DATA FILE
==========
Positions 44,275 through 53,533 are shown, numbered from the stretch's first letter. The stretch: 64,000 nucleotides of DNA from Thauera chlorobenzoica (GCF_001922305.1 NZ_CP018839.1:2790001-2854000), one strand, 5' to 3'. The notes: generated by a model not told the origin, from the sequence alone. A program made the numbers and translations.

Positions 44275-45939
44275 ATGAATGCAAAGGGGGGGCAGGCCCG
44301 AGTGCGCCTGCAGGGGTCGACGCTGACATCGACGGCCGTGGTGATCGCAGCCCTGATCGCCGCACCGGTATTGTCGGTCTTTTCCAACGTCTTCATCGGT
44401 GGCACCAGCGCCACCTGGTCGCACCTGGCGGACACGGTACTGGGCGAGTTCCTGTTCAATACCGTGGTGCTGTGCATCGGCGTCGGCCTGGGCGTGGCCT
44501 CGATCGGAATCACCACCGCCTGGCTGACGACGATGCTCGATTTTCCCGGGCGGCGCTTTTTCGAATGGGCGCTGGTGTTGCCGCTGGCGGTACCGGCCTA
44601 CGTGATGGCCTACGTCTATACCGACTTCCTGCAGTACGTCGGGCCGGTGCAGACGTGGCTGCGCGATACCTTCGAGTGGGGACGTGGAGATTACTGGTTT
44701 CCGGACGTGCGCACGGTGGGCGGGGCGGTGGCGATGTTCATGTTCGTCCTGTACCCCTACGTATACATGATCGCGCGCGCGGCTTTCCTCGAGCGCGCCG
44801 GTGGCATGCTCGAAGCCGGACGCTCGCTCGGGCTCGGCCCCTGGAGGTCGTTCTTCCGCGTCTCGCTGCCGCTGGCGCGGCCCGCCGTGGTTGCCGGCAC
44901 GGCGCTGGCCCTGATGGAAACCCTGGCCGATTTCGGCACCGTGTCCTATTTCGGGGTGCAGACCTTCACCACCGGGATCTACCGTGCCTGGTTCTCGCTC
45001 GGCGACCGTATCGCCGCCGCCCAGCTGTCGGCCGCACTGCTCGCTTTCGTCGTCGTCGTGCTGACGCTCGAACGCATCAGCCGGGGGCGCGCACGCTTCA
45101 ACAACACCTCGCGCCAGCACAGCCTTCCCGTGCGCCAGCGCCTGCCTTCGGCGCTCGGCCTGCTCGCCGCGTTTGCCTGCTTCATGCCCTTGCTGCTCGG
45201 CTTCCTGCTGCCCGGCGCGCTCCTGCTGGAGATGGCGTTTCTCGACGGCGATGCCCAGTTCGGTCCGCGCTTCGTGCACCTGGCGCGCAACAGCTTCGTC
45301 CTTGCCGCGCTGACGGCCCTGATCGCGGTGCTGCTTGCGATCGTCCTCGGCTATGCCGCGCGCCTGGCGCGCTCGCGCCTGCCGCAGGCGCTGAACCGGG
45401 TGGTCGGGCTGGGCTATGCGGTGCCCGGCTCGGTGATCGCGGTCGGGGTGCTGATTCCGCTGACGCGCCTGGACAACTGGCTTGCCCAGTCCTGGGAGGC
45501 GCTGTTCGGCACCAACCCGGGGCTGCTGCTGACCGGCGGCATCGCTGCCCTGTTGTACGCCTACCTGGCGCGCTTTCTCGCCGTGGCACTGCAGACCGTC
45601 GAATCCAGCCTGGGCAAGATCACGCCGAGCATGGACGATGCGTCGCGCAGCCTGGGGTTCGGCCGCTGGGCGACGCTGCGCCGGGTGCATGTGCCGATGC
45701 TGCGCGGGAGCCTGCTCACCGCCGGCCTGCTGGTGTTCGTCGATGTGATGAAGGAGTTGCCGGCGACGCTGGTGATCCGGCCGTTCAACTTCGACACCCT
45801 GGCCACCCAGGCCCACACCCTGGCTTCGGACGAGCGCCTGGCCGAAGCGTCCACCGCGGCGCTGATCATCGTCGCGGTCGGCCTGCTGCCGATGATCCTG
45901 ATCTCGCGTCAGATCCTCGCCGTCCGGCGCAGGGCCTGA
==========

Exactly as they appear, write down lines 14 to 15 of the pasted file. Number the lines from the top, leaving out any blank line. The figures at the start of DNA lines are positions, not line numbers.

45301 CTTGCCGCGCTGACGGCCCTGATCGCGGTGCTGCTTGCGATCGTCCTCGGCTATGCCGCGCGCCTGGCGCGCTCGCGCCTGCCGCAGGCGCTGAACCGGG
45401 TGGTCGGGCTGGGCTATGCGGTGCCCGGCTCGGTGATCGCGGTCGGGGTGCTGATTCCGCTGACGCGCCTGGACAACTGGCTTGCCCAGTCCTGGGAGGC